Written by Brian Grant, Arizona State University
Geographically, the Phoenix area is fortunate to have a limited vulnerability to hurricanes, earthquakes, tornadoes, etc. Resilience to natural disasters has been overlooked in our desert city. However, the campuses involved in the CRUX project understand the necessity of a resilience assessment and resilience planning and are signatories to the Climate Commitment. While certain natural disasters may not be an imminent threat, we are increasingly vulnerable to climate stresses such as extreme heat, drought, flooding, and dust storms. The first step in assessing our adaptive capacity and vulnerability to these climate stresses involved assembling campus-community task forces at each campus. Reaching out to individuals who recognize and understand these impending conditions, as well as the capacity and drive to take action. Each campus-community task force is dedicated to preparation and mitigation of climate impacts.
Each campus-community task force is comprised of staff, faculty, and students from the respective campuses, as well as community leaders from organizations such as Habitat for Humanity and the City of Glendale. We meet monthly, sometimes bi-monthly, and communicate regularly via email. The task force members are responsible for much of the breadth of the resilience assessment, and, as a fellow in the CRUX program, I organize the efforts. Our resilience planning is being guided by this campus-community model.
Under the guidance of staff from the University Sustainability Practices (USP) at ASU, we decided to pursue a back-casting method to our resilience assessment. We kicked things off with a future visioning workshop that split our task force into two groups, having each envision a resilient campus. With the help of Dr. Arnim Wiek from the School of Sustainability, I employed some specific strategies to get people thinking unconstrained and outside of the box. The results were impressive. The visions presented by each group were similar in some respects and very different in others. For example, one group’s vision emphasized a campus integrated with its surrounding community, while the other group’s vision exhibited more green infrastructure. I combined the two visions to create a shared vision that still serves as the foundation for our resilience work. This workshop also reinforced our members’ existing enthusiasm for resilience work, which has helped ensure participation in the resilience assessment.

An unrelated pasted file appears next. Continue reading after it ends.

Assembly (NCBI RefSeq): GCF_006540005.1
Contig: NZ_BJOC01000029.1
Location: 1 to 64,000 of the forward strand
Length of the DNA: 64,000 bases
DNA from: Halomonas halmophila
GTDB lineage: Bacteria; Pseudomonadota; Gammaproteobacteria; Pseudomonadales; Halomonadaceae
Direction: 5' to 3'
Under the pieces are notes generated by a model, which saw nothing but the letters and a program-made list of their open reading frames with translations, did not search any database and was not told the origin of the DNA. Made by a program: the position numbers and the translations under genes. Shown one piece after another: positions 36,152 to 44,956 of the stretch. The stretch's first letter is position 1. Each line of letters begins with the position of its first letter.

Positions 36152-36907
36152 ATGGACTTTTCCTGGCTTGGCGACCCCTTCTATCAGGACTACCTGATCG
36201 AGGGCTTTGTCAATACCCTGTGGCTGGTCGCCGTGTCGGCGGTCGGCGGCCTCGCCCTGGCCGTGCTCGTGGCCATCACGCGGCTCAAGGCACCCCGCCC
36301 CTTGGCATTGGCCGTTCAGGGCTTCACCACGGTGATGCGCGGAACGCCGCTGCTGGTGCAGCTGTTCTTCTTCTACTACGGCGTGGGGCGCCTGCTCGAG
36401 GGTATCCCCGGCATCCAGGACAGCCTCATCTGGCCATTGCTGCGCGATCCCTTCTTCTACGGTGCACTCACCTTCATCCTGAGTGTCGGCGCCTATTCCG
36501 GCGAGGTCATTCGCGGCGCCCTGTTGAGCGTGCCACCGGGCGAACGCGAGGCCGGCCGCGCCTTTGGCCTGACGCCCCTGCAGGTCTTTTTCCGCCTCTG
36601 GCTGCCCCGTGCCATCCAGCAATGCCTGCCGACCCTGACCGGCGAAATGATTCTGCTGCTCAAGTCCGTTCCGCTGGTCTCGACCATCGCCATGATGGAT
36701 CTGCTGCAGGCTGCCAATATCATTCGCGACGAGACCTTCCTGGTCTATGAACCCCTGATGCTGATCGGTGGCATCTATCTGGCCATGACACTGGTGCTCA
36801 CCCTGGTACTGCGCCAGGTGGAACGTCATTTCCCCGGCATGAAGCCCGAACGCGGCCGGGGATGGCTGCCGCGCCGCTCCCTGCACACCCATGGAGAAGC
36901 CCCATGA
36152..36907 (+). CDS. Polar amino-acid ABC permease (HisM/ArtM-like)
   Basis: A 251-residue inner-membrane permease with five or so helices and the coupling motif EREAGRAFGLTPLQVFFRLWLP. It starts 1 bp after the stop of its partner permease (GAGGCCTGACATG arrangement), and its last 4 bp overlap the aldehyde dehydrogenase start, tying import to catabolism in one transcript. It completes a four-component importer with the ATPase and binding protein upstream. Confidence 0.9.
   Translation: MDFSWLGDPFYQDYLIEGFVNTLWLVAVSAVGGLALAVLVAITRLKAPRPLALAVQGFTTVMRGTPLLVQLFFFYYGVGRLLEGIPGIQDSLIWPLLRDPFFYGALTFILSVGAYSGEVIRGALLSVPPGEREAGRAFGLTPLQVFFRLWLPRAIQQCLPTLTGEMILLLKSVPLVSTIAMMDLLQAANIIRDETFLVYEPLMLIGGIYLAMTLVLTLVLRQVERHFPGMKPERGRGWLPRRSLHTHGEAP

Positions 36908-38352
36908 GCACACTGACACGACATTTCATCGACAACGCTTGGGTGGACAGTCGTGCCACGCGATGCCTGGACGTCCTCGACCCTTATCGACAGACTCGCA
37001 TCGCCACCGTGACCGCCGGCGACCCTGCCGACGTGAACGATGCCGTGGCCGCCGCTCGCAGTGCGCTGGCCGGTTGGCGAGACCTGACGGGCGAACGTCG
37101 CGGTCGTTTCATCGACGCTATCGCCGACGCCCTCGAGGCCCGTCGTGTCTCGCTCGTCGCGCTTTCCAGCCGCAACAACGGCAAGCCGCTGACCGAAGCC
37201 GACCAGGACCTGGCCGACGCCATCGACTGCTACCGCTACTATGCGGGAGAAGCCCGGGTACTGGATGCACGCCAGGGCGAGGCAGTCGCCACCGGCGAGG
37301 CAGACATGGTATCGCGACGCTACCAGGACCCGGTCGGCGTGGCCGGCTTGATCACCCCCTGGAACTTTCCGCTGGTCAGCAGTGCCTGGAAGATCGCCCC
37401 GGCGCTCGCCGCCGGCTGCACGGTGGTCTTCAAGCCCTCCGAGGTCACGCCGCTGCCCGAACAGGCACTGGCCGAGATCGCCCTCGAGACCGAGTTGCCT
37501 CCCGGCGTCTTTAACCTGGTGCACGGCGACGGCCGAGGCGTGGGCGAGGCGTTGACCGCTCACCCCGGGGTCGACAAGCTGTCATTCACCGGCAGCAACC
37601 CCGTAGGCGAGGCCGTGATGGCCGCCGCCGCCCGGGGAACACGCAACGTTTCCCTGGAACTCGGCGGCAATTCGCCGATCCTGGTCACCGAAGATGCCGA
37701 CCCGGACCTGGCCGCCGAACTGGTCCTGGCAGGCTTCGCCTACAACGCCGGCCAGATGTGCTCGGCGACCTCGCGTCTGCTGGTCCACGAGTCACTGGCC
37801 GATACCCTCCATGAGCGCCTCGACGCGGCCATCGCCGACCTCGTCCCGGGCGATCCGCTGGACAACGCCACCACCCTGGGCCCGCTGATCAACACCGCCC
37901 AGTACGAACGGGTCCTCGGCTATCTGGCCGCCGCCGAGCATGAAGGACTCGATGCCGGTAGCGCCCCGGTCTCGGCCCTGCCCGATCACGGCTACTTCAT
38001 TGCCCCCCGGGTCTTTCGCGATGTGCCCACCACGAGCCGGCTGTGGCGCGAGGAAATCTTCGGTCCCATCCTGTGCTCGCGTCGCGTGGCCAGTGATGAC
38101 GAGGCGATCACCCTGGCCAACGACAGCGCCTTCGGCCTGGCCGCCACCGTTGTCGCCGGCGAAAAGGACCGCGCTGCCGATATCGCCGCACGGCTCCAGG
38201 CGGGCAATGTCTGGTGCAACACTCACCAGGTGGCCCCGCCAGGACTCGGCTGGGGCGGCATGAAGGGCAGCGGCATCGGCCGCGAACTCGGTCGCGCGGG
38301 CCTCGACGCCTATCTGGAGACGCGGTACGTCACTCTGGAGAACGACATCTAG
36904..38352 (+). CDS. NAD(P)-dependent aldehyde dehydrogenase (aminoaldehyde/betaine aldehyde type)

To begin working on the assessment, I utilized some existing resources and materials from Second Nature, USP, and Portland State University (PSU). With these resources, input from USP staff, and feedback from the other CRUX fellows, I developed a resilience matrix to catalog our adaptive capacities and vulnerabilities. The matrix is characterized by four sectors (infrastructure, environment, society and equity, and mission services) and four climate stresses (extreme heat and Urban Heat Island effect, changing precipitation patterns and drought, heavy monsoon floods and lightning, and increased wind and severe dust storms). Within each sector, there are multiple planning areas (energy, water, buildings, etc.) that are subjected to the four climate stresses, and then indicators, measures, adaptive capacity, and vulnerability are identified. The indicators and measures were heavily influenced by a master list created by the PSU cluster. Once finalized, I took the resilience matrix to each task force and had them fill it out. This is time-consuming, so to make it more manageable, we focused on one sector each month.
The resilience matrix is essentially our resilience assessment in an excel spreadsheet. Once completely filled out, which should be by the end of the year, completing the resilience assessment will be straightforward and very informative for our resilience planning. We are on the right track to incorporate climate resilience into the fabric of each campus-community involved in the CRUX project.
Keep an eye out for a follow-up blog post discussing community resilience, social inclusion, and fostering partnerships with related efforts in Phoenix.
Brian Grant is the CRUX Coordinator in Phoenix and a Master’s student at ASU’s School of Sustainability. He is currently working with the University Sustainability Practices at ASU as the Climate Resilience Program Assistant and will be coordinating resilience efforts at each ASU campus.